April 21

The McClellan Factor

April 21, 2014

Personal Growth

At the beginning of the American Civil War, the armies of the North were beaten by the armies of the South in one battle after the other, so the morale of the men was declining. Early in the war, General George B. McClellan played an important role in raising a well-trained and organized army for the Union, so in November 1861 Lincoln appointed McClellan as the general-in-chief of the Union Army. Very soon, however, McClellan demonstrated a consistent inability to commit large armies in the most effective—but also dangerous—ways.

On one occasion, McClellan withheld more than a hundred thousand troops from battle simply because the opposing forces had erected fake cannon at the other end of the battlefield and marched an endless circle of the same men in sight of the Union Army, all to create the appearance of large numbers of solders—who, by the way, all carried broomsticks instead of rifles.

Lincoln went through quite a string of other generals, none of whom proved effective—some outright incompetent—until he finally appointed Ulysses Grant as general-in-chief. Grant was not considered by many to be a brilliant strategist or tactician, but he did not hesitate to commit his troops to engagements where he could make a difference, despite significant setbacks on occasion. In planning his future battles, Grant was not deterred by his past failures. Lincoln once said of him, “I cannot spare this man. He fights."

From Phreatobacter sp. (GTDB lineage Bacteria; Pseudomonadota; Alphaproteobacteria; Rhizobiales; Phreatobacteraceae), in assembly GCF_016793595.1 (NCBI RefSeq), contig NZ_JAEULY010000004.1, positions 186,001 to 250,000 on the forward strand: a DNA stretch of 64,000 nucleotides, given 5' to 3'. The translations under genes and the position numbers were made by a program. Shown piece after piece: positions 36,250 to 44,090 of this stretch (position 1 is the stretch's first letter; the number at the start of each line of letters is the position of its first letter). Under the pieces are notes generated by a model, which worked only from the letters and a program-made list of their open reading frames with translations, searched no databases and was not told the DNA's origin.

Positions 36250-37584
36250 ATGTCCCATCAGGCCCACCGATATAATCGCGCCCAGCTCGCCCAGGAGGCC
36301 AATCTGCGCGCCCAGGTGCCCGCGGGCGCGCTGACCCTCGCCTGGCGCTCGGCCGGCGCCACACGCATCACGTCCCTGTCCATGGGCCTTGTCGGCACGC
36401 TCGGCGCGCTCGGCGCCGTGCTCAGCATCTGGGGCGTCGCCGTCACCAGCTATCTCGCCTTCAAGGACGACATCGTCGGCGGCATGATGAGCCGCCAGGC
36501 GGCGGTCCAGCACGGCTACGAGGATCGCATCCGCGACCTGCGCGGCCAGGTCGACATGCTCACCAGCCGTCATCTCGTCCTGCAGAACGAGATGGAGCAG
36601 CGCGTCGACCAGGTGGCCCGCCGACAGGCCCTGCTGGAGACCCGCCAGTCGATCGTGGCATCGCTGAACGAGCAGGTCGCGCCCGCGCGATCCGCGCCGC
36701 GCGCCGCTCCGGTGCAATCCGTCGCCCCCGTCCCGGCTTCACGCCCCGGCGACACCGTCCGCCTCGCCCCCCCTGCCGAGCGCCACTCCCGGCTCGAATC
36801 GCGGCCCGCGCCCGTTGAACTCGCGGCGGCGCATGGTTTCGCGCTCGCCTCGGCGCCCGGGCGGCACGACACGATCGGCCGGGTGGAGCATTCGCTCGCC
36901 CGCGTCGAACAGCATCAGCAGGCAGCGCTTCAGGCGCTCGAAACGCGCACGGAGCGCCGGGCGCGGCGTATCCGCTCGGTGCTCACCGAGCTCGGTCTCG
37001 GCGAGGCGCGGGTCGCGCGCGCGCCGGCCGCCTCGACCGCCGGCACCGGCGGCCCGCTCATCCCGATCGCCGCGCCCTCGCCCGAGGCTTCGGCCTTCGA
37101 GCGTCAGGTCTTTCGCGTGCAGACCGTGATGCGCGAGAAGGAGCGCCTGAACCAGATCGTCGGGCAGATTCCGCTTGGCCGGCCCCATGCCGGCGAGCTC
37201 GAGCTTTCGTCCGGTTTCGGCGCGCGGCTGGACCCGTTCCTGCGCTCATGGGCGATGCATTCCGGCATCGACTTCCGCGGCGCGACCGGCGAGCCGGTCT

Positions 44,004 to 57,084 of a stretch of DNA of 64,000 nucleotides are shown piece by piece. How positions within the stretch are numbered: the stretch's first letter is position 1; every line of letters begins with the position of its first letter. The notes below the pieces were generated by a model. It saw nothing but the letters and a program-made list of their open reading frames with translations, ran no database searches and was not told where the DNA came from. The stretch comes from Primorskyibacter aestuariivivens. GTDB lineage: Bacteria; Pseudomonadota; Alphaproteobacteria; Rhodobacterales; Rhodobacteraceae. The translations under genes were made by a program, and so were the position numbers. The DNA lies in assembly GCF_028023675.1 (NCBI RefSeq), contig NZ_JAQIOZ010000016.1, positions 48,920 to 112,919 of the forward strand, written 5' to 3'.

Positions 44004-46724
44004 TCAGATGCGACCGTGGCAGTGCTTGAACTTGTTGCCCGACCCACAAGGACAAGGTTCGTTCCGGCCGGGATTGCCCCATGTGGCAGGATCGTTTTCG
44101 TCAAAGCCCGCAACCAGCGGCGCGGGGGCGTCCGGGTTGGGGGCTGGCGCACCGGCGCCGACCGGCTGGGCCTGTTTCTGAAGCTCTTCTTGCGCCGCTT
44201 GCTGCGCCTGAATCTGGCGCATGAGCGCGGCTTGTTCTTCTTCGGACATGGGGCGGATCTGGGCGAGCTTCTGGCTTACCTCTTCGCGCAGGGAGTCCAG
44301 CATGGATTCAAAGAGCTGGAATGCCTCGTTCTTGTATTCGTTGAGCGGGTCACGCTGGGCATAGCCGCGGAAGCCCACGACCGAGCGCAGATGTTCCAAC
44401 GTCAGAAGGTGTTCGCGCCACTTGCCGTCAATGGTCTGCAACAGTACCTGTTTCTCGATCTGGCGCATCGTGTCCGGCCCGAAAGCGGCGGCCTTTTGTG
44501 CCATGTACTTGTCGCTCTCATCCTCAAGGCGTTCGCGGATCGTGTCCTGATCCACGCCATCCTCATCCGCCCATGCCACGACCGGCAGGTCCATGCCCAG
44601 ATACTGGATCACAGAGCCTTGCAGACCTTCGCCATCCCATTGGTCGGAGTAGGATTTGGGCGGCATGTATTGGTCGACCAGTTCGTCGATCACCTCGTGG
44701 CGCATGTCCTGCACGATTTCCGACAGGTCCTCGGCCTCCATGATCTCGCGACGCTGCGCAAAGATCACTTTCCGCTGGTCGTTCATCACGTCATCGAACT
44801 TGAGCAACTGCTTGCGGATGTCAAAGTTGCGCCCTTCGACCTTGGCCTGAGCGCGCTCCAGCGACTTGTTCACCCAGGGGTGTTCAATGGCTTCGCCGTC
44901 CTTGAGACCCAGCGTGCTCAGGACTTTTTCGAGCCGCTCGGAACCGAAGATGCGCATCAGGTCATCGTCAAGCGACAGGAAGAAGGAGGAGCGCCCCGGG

A great many of us suffer from the “McClellan Factor.” We don’t want to make mistakes. We don’t want to look stupid or suffer losses. So we take no action at all, thereby making the worst mistakes of all: we learn nothing meaningful and do no good in the world.

If we want to learn and be happy, we have to be willing to make mistakes, even big, embarrassing ones. We have to make mistakes, learn from them, and move on. Metaphorically speaking, we have to avoid the McClellan factor and be more like Ulysses Grant, willing to commit our resources where and when we can, despite the ever-present possibility of defeat and humiliation.

If we’re willing to do that, we might lose a battle or two—almost certainly will—but we’ll win the war and the peace. It’s worth the risk.

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